A month ago, the Fed's revelation that the downside risks to the economy had diminished triggered an immediate four-day selloff following the June FOMC meeting. While that dive ultimately served as the set up for what would become a very powerful and positive July for the S&P 500, the seeds of worry that caused the last slump are still very much rooted in the minds of investors.
A barrage of clarifications by Ben Bernanke and several other Fed heads has seen rates pull back in, and in turn, allowed stocks to take off and set fresh new highs.
"I think this next Fed meeting is going to be much ado about nothing," says Paul Schatz, president of Heritage Capital in the attached video. "I don't think it is going to be anything different than what he said (in Boston) just two weeks ago."
While Schatz acknowledges the effect "the Fed's media parade" has had on markets, he feels that the recent rebound in treasuries, which saw the 10-year yield (^TNX) ease back down to 2.5% from 2.75%, is more the result of what's happened in the equity markets than economic news.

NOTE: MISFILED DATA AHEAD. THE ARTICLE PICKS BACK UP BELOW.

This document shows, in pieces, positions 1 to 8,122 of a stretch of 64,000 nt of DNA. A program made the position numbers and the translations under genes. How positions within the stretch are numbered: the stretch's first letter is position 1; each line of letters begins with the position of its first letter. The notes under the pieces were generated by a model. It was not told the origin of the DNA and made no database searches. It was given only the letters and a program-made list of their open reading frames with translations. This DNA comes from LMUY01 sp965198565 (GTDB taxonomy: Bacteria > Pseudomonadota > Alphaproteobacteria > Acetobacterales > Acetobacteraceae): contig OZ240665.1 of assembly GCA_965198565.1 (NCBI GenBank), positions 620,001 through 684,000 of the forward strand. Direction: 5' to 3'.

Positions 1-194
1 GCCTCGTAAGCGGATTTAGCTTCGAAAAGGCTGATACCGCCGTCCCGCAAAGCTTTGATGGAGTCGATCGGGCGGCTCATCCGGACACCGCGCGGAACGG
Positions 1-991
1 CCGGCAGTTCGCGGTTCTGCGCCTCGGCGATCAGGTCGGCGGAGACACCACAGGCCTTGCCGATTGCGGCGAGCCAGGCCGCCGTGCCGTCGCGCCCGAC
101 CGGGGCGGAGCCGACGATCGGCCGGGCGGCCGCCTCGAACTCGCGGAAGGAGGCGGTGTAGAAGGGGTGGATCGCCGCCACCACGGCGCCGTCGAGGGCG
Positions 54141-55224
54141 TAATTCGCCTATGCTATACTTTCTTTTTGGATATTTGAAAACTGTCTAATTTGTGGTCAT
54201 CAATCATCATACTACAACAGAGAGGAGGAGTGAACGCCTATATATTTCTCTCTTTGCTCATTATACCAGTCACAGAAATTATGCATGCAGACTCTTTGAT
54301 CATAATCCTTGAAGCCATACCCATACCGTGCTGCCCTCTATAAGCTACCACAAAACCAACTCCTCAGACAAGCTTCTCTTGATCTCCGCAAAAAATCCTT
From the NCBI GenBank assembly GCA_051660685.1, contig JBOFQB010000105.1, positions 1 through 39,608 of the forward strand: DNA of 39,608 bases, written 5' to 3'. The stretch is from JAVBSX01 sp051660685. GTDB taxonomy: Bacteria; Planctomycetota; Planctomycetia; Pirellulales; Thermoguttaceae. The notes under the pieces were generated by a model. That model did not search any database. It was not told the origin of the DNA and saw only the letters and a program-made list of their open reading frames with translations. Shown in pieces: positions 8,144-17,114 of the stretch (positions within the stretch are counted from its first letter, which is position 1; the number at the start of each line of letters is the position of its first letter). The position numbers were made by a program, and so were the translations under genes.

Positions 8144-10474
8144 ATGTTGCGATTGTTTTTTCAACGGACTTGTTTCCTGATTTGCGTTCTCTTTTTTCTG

However, given the outgoing Fed chief's well-established commitment to communication, Schatz says there's always the risk that the market could misinterpret something - even something that's been said before.
"The Bernanke Fed has tried to be very open and transparent, sometimes confusing people because they're so open and transparent," he says.
Ultimately, no matter how many times and ways it has been said before, the Fed will soon start reining in its "easy money" stance. As much as stock and bond investors everywhere already know this, it appears that they prefer not to be reminded of the inevitable, which is why Fed day, once again, will be fraught with risk.
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